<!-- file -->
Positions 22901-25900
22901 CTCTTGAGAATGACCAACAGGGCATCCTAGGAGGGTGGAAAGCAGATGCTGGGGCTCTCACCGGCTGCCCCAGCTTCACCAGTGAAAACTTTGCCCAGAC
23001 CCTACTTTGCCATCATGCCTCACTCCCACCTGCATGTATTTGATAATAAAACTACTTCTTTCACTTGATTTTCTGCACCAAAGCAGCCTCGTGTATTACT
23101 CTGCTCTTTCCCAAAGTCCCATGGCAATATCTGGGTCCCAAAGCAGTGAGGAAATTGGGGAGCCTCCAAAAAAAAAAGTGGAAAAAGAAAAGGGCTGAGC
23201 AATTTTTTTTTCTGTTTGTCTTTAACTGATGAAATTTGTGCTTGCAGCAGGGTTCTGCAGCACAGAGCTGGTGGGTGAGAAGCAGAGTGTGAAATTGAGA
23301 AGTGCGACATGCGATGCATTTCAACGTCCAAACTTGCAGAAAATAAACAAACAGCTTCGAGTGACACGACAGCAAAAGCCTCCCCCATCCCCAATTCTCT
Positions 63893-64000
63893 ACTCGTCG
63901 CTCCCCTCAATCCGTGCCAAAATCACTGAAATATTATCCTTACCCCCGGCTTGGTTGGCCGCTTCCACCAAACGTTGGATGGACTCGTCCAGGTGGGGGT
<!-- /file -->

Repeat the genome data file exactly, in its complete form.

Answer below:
Positions 22901-25900
22901 CTCTTGAGAATGACCAACAGGGCATCCTAGGAGGGTGGAAAGCAGATGCTGGGGCTCTCACCGGCTGCCCCAGCTTCACCAGTGAAAACTTTGCCCAGAC
23001 CCTACTTTGCCATCATGCCTCACTCCCACCTGCATGTATTTGATAATAAAACTACTTCTTTCACTTGATTTTCTGCACCAAAGCAGCCTCGTGTATTACT
23101 CTGCTCTTTCCCAAAGTCCCATGGCAATATCTGGGTCCCAAAGCAGTGAGGAAATTGGGGAGCCTCCAAAAAAAAAAGTGGAAAAAGAAAAGGGCTGAGC
23201 AATTTTTTTTTCTGTTTGTCTTTAACTGATGAAATTTGTGCTTGCAGCAGGGTTCTGCAGCACAGAGCTGGTGGGTGAGAAGCAGAGTGTGAAATTGAGA
23301 AGTGCGACATGCGATGCATTTCAACGTCCAAACTTGCAGAAAATAAACAAACAGCTTCGAGTGACACGACAGCAAAAGCCTCCCCCATCCCCAATTCTCT
Positions 63893-64000
63893 ACTCGTCG
63901 CTCCCCTCAATCCGTGCCAAAATCACTGAAATATTATCCTTACCCCCGGCTTGGTTGGCCGCTTCCACCAAACGTTGGATGGACTCGTCCAGGTGGGGGT